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Shot that killed Detective Garda Adrian Donohoe fired from six or seven feet away, expert tells court


Murdered: Detective Garda Adrian Donohoe was shot dead

Murdered: Detective Garda Adrian Donohoe was shot dead

Murdered: Detective Garda Adrian Donohoe was shot dead

THE shot which killed Detective Garda Adrian Donohoe was fired from a distance of six or seven feet, a firearms expert has told the Central Criminal Court.

The jury in the trial of Aaron Brady (28), accused of the capital murder of the detective, was also shown a shotgun which a garda ballistics specialist said is similar to the firearm used in the fatal shooting.

Det Gda Seamus O'Donnell, of the Ballistic Section, said that he carried out a number of examinations of items recovered from the scene at Lordship credit union.

This included a green shotgun cartridge found near Det Gda Donohoe's body which he said was made by a Spanish ammunition manufacturer and was normally used to shoot various types of birds or small animals.

The firearms specialist told the 15-person jury that he also carried out test shots to determine the range from which the fatal shot which killed the detective was fired at.

These tests, the court heard, were carried out at the indoor firing range of the Ballistics Section based in Garda Headquarters.


Aaron Brady (pictured) denies killing Det Gda Adrian Donohoe

Aaron Brady (pictured) denies killing Det Gda Adrian Donohoe

The witness was giving evidence in the trial of Aaron Brady who denies the murder of Adrian Donohoe, who was then a member of An Garda Siochana acting in the course of his duty, at the Lordship Credit Union in Bellurgan, Co Louth, on January 25, 2013.

Mr Brady, of New Road in Crossmaglen, Co Armagh, also denies robbery of approximately €7,000 in cash and assorted cheques from Mr Pat Bellew at the same location on the same date.

Det Gda O'Donnell said that, having reviewed material including post mortem images of Det Gda Donohoe, established that the shot impact pattern of the wound to his right eye measured approximately 60mm in diameter.

The witness said he took a number of test shots at an A4 folder from various distances between 8 feet and 4 feet.

He told the court that a gunshot from 7 feet gave a shot impact pattern of 64mm, while firing the weapon from a distance of 6 feet gave a shot spread pattern of 52mm.

The witness agreed with prosecuting counsel Brendan Grehan SC that, based on these tests, Det Gda Donohoe was struck between 6 feet and 7 feet from the tip of the shotgun muzzle.

These tests, he told the court, were carried out with a 12 gauge Beretta model semi-automatic shotgun, which he said in his opinion was similar to the weapon which fired the fatal shot at Det Gda Donohoe.

A 12 gauge Beretta semi-automatic shotgun was then produced in court and made safe by Det Gda O'Donnell, before being shown to the jury.

The witness agreed with Mr Grehan that the firearm was being used for illustrative purposes and was not the gun used at the Lordship credit union.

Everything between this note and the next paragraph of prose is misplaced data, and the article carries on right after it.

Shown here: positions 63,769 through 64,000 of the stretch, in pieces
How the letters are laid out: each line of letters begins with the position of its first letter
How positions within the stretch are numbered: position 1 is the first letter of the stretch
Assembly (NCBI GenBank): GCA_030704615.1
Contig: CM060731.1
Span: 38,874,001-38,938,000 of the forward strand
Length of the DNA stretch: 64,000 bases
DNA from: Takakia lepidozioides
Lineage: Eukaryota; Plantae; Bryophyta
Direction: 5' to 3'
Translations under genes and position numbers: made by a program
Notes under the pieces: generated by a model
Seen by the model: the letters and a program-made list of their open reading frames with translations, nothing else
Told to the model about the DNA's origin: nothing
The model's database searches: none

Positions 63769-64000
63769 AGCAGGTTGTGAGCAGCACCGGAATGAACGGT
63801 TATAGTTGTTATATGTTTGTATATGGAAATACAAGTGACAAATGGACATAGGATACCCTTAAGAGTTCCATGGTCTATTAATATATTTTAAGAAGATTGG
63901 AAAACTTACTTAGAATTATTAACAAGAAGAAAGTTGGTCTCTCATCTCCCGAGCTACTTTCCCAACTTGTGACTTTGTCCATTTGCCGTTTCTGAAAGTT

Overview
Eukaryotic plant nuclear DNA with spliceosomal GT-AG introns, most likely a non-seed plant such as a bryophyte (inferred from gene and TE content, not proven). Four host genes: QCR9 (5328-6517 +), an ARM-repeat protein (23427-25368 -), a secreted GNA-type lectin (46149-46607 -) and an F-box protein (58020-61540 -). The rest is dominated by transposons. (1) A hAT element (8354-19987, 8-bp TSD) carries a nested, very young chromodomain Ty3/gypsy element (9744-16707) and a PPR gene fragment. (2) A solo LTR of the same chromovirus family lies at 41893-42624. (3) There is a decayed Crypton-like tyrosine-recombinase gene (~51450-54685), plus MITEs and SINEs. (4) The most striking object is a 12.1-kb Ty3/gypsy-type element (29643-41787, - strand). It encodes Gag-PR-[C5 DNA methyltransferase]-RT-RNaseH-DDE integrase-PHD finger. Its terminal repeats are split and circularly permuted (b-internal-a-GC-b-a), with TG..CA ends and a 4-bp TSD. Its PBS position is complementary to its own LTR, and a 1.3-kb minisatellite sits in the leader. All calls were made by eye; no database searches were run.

The court previously heard that the shotgun used in the killing of Det Gda Donohoe has not been recovered.

Det Gda O'Donnell will continuing giving evidence tomorrow morning.

Earlier the court heard from a number of PSNI police officers who carried out searches in south Armagh in the days after the shooting.

PSNI constable Andy Moore gave evidence that he was on patrol with the district support unit covering south Armagh on January 27, 2013.

Constable Moore said that morning he was made aware of what had happened in Lordship two days previous.

The witness told the court that he was on patrol covering areas that the vehicle may have passed through.

At around 10am he drove on to Cumsons Road, off Chalybeate Road, and became aware of a burnt out vehicle on the right hand side of the road.

He said he believed it to be a Volkswagen Passat but that it had "been completely burnt out and reversed into a laneway".

Constable Moore told Lorcan Staines SC, prosecuting, that the road leading towards the burnt out vehicle "isn't great" but that after a bend it "deteriorates, it gets a lot worse".

He said he alerted his colleagues and opened up a Serious Crime Scene Log which the court heard is used in any serious incident to record actions by police officers and other resources.

Constable Chris Chain said he was tasked with the PSNI tactical support group tasked with carrying out a planned search the following day after the car was discovered.

He told the court that in a search around the car at 12.50pm he found one Harp lager tin and placed it in an evidence bag.

Five minutes later he discovered a lighter and also placed it into an evidence bag.
Later Constable Chain, who was wearing a full forensic suit, was directed towards and seized what was described as "carry bag of assorted items" in the search site.

In cross examination, the witness told defence counsel Justin McQuade BL that he could not recall what was in the bag and that it was logged as a "bag with assorted items".

Online Editors